“MCWL has been identified as the end user of this capability and will perform the sustainment, funding and operations functions associated with this responsibility,” said William J. Lademan, Ph.D., technical director of the MCWL’s Wargaming division.

The Capacity Development Branch will oversee the facility requirements. The role of the CDD is to inform, address and develop solutions on a wide range of critical issues affecting the Marine Corps, including how best to organize, train and equip the future Marine.

Len Blasiol, Head of Wargaming Capability Requirements at CDD, said the MCWAC will enable the organization to gain a comprehensive understanding of the capability requirements for modernization efforts associated with force development and design. .

“Through the MCWAC, the results produced by the wargames will provide the CD&I operations analysis department with a rich source of data suitable for in-depth analysis,” said Blasiol.

The US Navy will play an important role in the construction of the MCWAC. The Marine Corps is seeking assistance from several naval organizations that are subject matter experts in coordinated military construction projects.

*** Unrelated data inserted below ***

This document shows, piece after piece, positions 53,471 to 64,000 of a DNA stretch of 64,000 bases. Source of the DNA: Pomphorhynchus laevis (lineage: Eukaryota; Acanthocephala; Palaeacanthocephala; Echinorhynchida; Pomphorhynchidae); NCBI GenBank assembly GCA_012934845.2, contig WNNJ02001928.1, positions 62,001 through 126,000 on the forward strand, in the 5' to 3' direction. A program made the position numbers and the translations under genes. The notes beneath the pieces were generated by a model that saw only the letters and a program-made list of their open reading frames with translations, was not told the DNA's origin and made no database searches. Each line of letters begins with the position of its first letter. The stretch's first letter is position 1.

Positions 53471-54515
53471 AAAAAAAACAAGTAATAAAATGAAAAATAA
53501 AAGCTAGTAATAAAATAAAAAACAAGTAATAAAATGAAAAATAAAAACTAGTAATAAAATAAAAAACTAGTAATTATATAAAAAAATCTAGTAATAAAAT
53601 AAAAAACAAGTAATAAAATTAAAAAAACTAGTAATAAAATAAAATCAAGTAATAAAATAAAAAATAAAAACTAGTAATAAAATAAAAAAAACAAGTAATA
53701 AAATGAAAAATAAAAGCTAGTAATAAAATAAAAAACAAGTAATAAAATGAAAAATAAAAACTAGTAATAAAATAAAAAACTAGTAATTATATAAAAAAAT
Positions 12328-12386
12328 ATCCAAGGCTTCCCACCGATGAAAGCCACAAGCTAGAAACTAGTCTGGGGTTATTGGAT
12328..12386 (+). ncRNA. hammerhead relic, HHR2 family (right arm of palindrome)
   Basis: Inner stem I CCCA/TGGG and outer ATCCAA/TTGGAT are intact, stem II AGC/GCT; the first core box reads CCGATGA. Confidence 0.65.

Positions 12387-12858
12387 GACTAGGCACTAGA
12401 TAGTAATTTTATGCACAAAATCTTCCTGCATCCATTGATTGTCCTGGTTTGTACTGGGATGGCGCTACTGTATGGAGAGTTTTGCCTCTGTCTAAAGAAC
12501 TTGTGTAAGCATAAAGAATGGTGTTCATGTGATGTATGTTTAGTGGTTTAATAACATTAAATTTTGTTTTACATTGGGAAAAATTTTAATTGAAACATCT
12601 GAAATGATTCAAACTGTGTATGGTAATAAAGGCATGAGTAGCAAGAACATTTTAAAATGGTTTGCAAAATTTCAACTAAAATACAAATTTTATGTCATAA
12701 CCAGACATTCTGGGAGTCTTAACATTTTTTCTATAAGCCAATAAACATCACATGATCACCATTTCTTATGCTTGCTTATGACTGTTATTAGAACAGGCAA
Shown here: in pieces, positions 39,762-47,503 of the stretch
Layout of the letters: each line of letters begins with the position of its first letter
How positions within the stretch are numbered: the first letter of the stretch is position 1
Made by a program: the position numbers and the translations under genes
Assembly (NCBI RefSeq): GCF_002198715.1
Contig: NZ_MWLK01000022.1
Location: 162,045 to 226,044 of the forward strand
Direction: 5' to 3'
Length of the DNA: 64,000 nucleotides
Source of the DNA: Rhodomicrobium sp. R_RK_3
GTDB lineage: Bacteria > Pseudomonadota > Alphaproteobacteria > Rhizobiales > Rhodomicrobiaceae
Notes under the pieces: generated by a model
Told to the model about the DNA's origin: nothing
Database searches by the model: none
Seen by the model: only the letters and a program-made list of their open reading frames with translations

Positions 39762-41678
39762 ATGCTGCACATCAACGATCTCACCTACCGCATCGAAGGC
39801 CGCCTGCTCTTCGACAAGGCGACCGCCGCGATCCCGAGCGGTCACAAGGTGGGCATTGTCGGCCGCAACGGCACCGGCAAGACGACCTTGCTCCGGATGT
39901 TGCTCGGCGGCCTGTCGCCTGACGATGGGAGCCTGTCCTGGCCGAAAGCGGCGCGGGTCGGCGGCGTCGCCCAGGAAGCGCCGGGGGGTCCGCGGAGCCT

For example, the Marine Corps Installations Command works with the Naval Facilities Engineering Command to coordinate the construction of the facility, including multi-story parking and associated site improvements and utility works.

The Naval Information Warfare Center-Atlantic will install much of the interior building components, such as the security system, heating, ventilation, air conditioning, audio-visual and teleconferencing systems, information technology systems and more. Again.

Feltham, who spoke about the benefits of the wargaming center on a recent episode of MCSC’s “Equip the Body” podcast, applauded representatives from NAVFAC and NIWC-Atlantic for their help and dedication in supporting the Navy’s critical objectives. Body.